s, restricting the Dora to artists who had already released at least one CD.
The debutants ban was intended to attract a higher class of star to the Dora after the 2000
final ended up composed mostly of unknown singers, but instead threatened to turn the festival into the Grand Central Station
of Croatia's comeback trail
2003 also saw the Dora spread over a whole weekend with two preliminary semi-finals, as HRT attempted to cut the cost of one of their flagship
events by running it together with the annual Porin
music awards and Croatia's choice of a contestant for Miss Universe
. In common with a number of other national preselections, the winner was to be decided entirely by a public televote
In the hope of provoking some press coverage for what was coming to be seen as a rather tired old festival, the line-up of 24 included a ska-punk band, Kawasaki 3P
, who recouped the desired headlines but didn't particularly trouble the scoreboard
Dora winners to date:
- 1993: Put, with Don't ever cry. An offshoot of the Putokazi choir from
Rijeka. 15th place at Eurovision; 31 points.
- 1994: Toni Cetinski, with Nek' ti bude ljubav sva. His
backing singers subsequently broke off and became a girl band called Divas. 16th place; 27 points.
- 1995: Magazin, with the schmaltzy Nostalgija, a duet with
the opera singer Lidija Horvat Dunjko. 6th place; 91 points.
- 1996: Maja Blagdan screeched her way through Sveta ljubav and
won Croatia 4th place, still a record. 98 points.
- 1997: ENI, with Probudi me. More Putokazi
graduates, ENI were Croatia's garishly-dressed answer to the Spice Girls, a
formula which left Eurovision juries baffled. 17th place; 24 points. They won't risk that one again.
- 1998: Danijela Martinović, the lead singer of Magazin in
1995, opening that year's Eurovision with Neka mi ne svane. To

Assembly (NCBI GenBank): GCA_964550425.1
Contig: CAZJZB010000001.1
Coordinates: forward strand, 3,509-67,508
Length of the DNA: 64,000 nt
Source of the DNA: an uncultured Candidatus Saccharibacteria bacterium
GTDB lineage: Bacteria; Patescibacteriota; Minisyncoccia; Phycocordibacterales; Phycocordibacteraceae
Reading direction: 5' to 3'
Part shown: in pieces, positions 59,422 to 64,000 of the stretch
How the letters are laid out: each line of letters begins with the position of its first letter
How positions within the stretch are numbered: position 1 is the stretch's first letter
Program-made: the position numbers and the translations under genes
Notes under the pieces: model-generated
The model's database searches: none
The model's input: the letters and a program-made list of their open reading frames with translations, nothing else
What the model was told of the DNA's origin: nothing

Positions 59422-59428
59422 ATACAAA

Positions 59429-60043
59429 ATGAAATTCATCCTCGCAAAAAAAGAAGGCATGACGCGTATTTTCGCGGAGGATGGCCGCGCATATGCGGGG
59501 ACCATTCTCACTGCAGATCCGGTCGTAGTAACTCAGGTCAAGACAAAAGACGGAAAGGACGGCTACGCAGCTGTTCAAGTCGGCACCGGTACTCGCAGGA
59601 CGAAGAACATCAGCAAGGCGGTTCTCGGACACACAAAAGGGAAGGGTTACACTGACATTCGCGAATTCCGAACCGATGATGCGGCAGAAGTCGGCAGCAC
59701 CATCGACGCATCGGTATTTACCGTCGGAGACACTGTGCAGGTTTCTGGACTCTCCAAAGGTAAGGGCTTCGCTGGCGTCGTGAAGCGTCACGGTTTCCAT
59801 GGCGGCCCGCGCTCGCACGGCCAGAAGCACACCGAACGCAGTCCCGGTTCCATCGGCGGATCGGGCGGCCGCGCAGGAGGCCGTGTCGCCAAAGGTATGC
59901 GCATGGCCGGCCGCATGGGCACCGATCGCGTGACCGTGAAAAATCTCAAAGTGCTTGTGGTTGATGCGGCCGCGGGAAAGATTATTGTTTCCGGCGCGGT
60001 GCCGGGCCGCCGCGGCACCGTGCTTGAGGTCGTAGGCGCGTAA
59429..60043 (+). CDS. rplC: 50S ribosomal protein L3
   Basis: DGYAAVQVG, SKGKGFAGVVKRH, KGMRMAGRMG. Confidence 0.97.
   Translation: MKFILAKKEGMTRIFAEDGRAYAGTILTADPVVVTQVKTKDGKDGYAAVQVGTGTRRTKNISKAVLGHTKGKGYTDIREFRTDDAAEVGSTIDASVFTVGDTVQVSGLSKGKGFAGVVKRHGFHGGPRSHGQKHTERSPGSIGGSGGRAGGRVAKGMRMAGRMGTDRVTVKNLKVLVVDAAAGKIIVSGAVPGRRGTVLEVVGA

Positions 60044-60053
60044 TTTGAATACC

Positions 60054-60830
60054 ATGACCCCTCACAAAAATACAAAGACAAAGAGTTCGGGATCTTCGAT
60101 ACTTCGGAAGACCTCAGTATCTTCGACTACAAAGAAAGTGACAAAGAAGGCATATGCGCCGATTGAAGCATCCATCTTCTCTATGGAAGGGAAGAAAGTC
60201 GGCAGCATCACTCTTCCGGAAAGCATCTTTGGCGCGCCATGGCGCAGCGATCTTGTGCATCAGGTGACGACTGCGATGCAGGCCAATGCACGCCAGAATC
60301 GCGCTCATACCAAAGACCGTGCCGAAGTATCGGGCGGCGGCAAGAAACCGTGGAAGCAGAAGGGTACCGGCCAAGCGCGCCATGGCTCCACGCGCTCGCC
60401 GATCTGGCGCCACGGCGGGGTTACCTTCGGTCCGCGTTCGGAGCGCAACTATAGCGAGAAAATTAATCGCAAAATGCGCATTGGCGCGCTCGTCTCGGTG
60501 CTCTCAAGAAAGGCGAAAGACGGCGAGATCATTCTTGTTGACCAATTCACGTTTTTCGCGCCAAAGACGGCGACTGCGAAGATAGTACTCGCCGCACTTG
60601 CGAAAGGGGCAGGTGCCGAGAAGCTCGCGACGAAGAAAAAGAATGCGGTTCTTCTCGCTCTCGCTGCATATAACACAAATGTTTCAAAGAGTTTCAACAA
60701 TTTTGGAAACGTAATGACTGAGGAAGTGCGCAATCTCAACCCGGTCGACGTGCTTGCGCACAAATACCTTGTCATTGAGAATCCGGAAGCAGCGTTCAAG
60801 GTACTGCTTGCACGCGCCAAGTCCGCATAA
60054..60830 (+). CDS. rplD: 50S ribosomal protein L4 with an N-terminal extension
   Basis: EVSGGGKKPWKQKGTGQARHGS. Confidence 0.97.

get things off to a good start, Danijela whipped off her Scottish Widows cloak
after the first verse, but nobody was going to out-diva Dana International. 5th place; 131 points.
- 1999: Doris Dragović, with Marija Magdalena,
a rather similar song to last year's Israeli winner which risked
disqualification for synthesising Doris' backing vocalists. Her performance
continued what had become a tradition of Croatian striptease, as Doris
divested herself of a toga to reveal a dress supposedly inspired by The
Fifth Element. 4th place; 118 points.
- 2000: Goran Karan, surely the world's only long-haired Hari
Krishna, with Ostani - chiefly remembered for a stage act consisting
entirely of a female dancer attempting to extricate herself from what seemed to
be a duvet cover. 9th place; 70 points.
- 2001: Vanna, the Croatian Anastacia, with Strings of my
heart, a disco-retro number reminding many of the theme to The Love
Boat. The last Eurovision appearance for the Huljić clan, who had
intended Bond to appear on stage with (heavily pregnant) Vanna, only to find
they were otherwise engaged in Australia. 10th place; 42 points.
- 2002: Vesna Pisarović, the requisite Britney-a-like, with the sultry Everything I want. Striptease is apparently passé; writhing around on stage with a whip made out of silk apparently isn't. 11th place; 44 points.
- 2003: Claudia, a seventeen-year-old from Rijeka, with Više nisam tvoja - certain to be performed at Eurovision in its English version, and a near-carbon copy of Vesna's winner in 2002.